As organizations rethink their hiring practices and overall job openings and resignations trend down, there’s one talent management tactic that’s stepping into the spotlight: internal mobility. Given that 67% of employees say they would leave their jobs if internal mobility wasn’t offered, it’s clearly a win from an employee experience perspective.

But internal mobility can also be an incredible cost-saving initiative, since it helps companies cut the high costs that are typically associated with recruiting and training new hires. Equipping your entire workforce with access to opportunities is quickly becoming a key component of creating a compelling employee experience. In fact, the latest Gloat research reveals that 63% of employees are interested in being considered for new roles and projects within their organization.

#3. The gig economy and flexible working environments
The days of maintaining a 9-to-5 schedule and working within the confines of a strictly defined job description are coming to a close. As remote and hybrid work environments become more normalized, employees are coming to expect more flexibility when it comes to working hours and locations than past generations did.

In parallel, the way that work is structured is also getting a more dynamic upgrade. Rather than relying on jobs as the primary unit for structuring work, many companies are embracing skills-based approaches that allow talent to be reallocated as new challenges arise and priorities shift. These organizations often harness skills intelligence tools like Gloat’s Skills Foundation to gain an in-depth understanding of where capabilities lie, as well as a talent marketplace to dynamically match employees to open opportunities based on their skills and capacity.

#4. Promoting diversity, equity, and inclusion initiatives
Now that 65% of employees want to work for organizations with strong social and environmental consciences, it’s clear that promoting diversity, equity, and inclusion (DEI) can never be an afterthought. Instead, HR leaders must advocate for their organizations to respond to social and political issues and ensure their workforce has equal access to career development opportunities.

To make good on these promises, many companies are introducing AI-powered talent marketplaces to break down the barriers that traditionally held employees from underrepresented groups back. The platforms match people to projects, gigs, and full-time roles based on their skills and interests, in turn ensuring that potentially bias-inducing external factors are left out of the equation.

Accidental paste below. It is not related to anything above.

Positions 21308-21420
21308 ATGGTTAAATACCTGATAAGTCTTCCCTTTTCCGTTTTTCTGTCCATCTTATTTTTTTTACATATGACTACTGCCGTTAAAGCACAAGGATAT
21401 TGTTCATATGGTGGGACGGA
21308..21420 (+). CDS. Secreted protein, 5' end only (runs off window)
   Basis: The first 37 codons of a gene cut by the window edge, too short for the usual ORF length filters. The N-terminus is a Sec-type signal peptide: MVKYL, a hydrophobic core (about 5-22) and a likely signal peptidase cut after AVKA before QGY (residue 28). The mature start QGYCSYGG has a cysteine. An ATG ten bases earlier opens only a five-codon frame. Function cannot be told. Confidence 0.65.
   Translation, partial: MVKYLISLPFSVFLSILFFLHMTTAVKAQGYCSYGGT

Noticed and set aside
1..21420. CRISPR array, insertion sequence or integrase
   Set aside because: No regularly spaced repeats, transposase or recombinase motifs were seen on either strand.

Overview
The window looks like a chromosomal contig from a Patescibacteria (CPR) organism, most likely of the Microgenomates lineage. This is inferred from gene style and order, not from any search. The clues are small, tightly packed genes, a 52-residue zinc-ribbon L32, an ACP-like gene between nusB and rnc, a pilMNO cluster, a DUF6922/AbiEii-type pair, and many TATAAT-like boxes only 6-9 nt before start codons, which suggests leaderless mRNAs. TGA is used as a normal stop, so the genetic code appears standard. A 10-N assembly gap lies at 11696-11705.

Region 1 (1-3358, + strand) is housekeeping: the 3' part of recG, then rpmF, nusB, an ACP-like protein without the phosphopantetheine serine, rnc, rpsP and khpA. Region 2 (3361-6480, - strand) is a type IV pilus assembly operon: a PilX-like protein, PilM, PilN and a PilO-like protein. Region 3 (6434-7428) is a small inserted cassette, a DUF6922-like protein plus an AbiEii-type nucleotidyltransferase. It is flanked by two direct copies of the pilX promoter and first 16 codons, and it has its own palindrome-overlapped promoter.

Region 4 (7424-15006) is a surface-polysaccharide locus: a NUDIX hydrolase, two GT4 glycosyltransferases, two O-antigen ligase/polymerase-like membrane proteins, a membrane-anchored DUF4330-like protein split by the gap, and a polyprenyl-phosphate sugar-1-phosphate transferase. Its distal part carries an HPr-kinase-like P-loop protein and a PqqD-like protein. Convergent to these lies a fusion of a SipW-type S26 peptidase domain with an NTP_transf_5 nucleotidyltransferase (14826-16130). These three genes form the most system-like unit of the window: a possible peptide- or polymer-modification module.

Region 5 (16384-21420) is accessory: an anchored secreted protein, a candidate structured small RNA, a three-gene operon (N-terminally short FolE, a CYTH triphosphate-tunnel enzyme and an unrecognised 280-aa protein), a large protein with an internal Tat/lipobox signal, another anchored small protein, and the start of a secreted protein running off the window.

#5. The shifting role of technology
Technology is now a core component of every organization’s employee value proposition. Particularly in a world where hybrid and remote working is commonplace, the caliber of your digital work tools will make or break employee experience.

While 90% of C-suite executives believe their company pays attention to people’s needs when introducing new technologies, only about half of their workforce agrees. Beyond merely providing technology that gets the job done, leaders must also consider what innovations will help employees feel more connected to their work and goals.

By equipping employees with on-demand access to learning experiences and skill-building opportunities, talent marketplaces are emerging as an ideal platform for enhancing employee experience. Workers will receive recommendations for projects, mentorships, and full-time roles based on the skills they have and the directions they hope to take their careers in.

To find out more about what employees are looking for in the future of work, check out predictions from Al Gore, Arianna Huffington, and Josh Bersin in 3 visionaries, 1 strategy.